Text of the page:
Archibald C. Gresham
Co. D, 22nd Illinois Volunteer Infantry
Post-Civil War picture of Archibald C. Gresham and his wife, the former Mary Jane Baker. The photo is believed to have been taken in Missouri in the late 1970's. Archibald died 18 Feb 1882.
Biography of Archibald C. Gresham
by Henry W. Gresham, gr-grandson
Archibald Columbus Gresham, the ninth child of Archibald Gresham, was born in Blount County, Tennessee, on May 9, 1839. He spent his childhood and early manhood on his father's farm, later moving with his parents to Elm Point, Bond County, in Illinois, where they established another farm. This move was apparently prompted by the growing ill feeling preceding the Civil War, and serves to show the sentiments of the family toward the impending conflict. They chose to leave the South rather than be dragged into the secessionist cause.
When the Civil War finally erupted, Archibald joined Company D of the 22nd Regiment of the Illinois Infantry Volunteers. Due either to a clerical error upon enlistment, or perhaps for some personal reason, he was enlisted and served under the name "Grisham" rather than the correct "Gresham."
(Despite this, his veteran's grave marker uses "Gresham," while the family stone uses "Grisham." The veteran's marker also shows his company as 'A,' when all archival records show 'D.' I cannot explain the origin of these discrepancies.) The date was June 11, 1861, two months and one day after the Confederate shelling of Fort Sumpter opened hostilities, and a little over one month prior to the First Battle of Bull Run (First Manassas). He was just past his 22nd birthday, a tall six feet one inch, with deep blue eyes. He completed his three-year enlistment with the 22nd Regiment of the Illinois Infantry Volunteers, mustering out with the rank of sergeant. He was thus a veteran of battles at Belmont and Charleston, Missouri; Stones River (Murfreesboro), Tennessee; Chickamauga, Mission (or Missionary) Ridge, Resaca, and New Hope Church, Georgia; and several others.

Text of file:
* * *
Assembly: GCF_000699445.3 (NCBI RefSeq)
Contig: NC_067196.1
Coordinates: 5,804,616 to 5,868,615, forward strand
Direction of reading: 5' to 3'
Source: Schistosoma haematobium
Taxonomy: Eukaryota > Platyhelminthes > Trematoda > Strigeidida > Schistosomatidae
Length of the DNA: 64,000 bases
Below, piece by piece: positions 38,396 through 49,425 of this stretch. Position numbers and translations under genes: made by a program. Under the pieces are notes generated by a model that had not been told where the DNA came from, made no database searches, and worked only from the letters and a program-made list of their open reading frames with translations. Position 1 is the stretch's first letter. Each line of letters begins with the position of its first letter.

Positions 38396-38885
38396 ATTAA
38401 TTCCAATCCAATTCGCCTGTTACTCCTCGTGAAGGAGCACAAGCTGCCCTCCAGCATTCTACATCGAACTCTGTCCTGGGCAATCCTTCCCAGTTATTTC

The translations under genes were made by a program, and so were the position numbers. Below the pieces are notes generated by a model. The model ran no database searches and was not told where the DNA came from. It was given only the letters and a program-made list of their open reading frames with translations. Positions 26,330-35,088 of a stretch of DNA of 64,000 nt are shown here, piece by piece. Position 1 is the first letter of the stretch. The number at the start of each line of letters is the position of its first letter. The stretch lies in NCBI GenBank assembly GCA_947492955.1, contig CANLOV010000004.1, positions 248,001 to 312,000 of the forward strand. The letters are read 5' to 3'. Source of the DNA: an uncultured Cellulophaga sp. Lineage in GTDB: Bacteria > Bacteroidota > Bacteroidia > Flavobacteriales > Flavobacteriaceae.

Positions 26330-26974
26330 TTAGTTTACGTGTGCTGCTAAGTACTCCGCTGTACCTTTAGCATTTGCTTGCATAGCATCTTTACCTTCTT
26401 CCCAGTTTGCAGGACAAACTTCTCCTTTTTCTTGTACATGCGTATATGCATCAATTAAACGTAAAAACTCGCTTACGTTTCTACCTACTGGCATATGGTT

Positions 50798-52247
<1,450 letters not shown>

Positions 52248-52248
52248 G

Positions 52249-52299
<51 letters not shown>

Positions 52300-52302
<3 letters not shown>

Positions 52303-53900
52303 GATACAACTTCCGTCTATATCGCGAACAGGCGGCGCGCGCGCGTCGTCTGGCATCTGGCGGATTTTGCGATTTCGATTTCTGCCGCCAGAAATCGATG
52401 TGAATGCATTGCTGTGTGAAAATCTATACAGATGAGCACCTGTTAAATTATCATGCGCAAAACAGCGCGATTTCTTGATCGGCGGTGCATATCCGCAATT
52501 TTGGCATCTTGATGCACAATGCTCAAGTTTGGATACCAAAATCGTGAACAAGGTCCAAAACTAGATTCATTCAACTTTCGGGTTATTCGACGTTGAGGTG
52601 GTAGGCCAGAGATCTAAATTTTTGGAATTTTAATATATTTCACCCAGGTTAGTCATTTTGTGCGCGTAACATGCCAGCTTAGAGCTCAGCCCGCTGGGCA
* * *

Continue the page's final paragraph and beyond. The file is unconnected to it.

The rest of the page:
After Archibald C. Gresham was mustered out of Union Army service, he returned to his father's farm at Elm Point, Illinois. On June 27, 1867, he married Mary Jane Baker, a beautiful young lady of seventeen, who was born in Belleville, Illinois, January 2, 1850. They remained in the area for about two years. She gave birth to Olive Saforna on March 25, 1868, and Ellen (Nellie) on November 14, 1869. Some time around 1870, they left Bond County to purchase, for $630, a 62 acre farm near Carthage, Missouri. Little is known about their lives there, except that three more children were born: Chauncey Chaun (my grandfather) on November 16, 1871; Annie Lauretta on January 1, 1874, and Archibald Columbus (the third Archibald in three generations) on March 7, 1876.Around 1879, the family moved to the Madison County, Arkansas, farm on Penitentiary Mountain. No particular reason is known that caused them to move, but it is curious that they would choose such a remote site for a farm. Perhaps it was a simple matter of the availability of land, or perhaps a desire to be in hills similar to Archibald's childhood home in Tennessee. At any rate, with their oldest child a mere eleven, and the youngest only three, they began their farming lives anew on 120 acres of Ozark mountaintop. Perhaps for a veteran of such severe Civil War action, the task of carving a farm out of the Ozark wilderness seemed undaunting, but when I look at the woodland now there, I find it inconceivable that one man could turn it into a viable farm. Nevertheless, he did it, as did millions of other American pioneers. They were made of stern stuff! Incidentally, Archibald and Mary managed to have another child there, Bijou Aletha, born January 21, 1879.
He barely got a working farm in good order when, in 1882, he was stricken with typhoid fever. He died on February 18, 1882, and was laid to rest in the little country cemetery at the foot of the bluff below his cabin. A simple farmer, dutiful soldier, and family man, he had seen the best and the worst that life can offer. He survived some of the worst fighting of Americaís worst war, only to succumb to a disease long since eradicated in this country. But he left behind a large family that would survive the tough times after his death to go on and carve out their own successes in the world. Mary Jane Baker Gresham remained in the area. In 1890, she began receiving a widowís pension of eight dollars per month, with four dollars added for her remaining dependant children. By 1917 the pension had increased to twenty-five dollars monthly. She died on July 18, 1927, and was laid to rest beside her husband Archibald.
Researched by Henry C. Gresham, a WWII veteran and grandson of Archibald C. Gresham. Submitted by his son, Henry W. Gresham.
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